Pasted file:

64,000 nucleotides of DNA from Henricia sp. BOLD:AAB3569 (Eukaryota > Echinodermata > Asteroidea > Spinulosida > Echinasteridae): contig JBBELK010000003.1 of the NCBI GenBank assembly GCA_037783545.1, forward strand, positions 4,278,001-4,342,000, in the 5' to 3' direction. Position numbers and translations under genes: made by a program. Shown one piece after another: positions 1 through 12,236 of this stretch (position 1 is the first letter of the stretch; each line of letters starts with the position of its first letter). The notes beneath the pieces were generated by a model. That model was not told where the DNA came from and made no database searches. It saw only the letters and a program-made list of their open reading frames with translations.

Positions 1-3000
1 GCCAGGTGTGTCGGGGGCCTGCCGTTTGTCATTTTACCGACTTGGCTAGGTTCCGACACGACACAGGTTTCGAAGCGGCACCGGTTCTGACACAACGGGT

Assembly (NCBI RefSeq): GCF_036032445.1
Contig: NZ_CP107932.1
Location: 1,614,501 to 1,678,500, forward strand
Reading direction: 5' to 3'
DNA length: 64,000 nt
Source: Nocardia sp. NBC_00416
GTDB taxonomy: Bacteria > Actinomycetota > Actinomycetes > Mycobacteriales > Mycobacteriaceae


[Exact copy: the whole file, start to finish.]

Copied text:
64,000 nucleotides of DNA from Henricia sp. BOLD:AAB3569 (Eukaryota > Echinodermata > Asteroidea > Spinulosida > Echinasteridae): contig JBBELK010000003.1 of the NCBI GenBank assembly GCA_037783545.1, forward strand, positions 4,278,001-4,342,000, in the 5' to 3' direction. Position numbers and translations under genes: made by a program. Shown one piece after another: positions 1 through 12,236 of this stretch (position 1 is the first letter of the stretch; each line of letters starts with the position of its first letter). The notes beneath the pieces were generated by a model. That model was not told where the DNA came from and made no database searches. It saw only the letters and a program-made list of their open reading frames with translations.

Positions 1-3000
1 GCCAGGTGTGTCGGGGGCCTGCCGTTTGTCATTTTACCGACTTGGCTAGGTTCCGACACGACACAGGTTTCGAAGCGGCACCGGTTCTGACACAACGGGT

Assembly (NCBI RefSeq): GCF_036032445.1
Contig: NZ_CP107932.1
Location: 1,614,501 to 1,678,500, forward strand
Reading direction: 5' to 3'
DNA length: 64,000 nt
Source: Nocardia sp. NBC_00416
GTDB taxonomy: Bacteria > Actinomycetota > Actinomycetes > Mycobacteriales > Mycobacteriaceae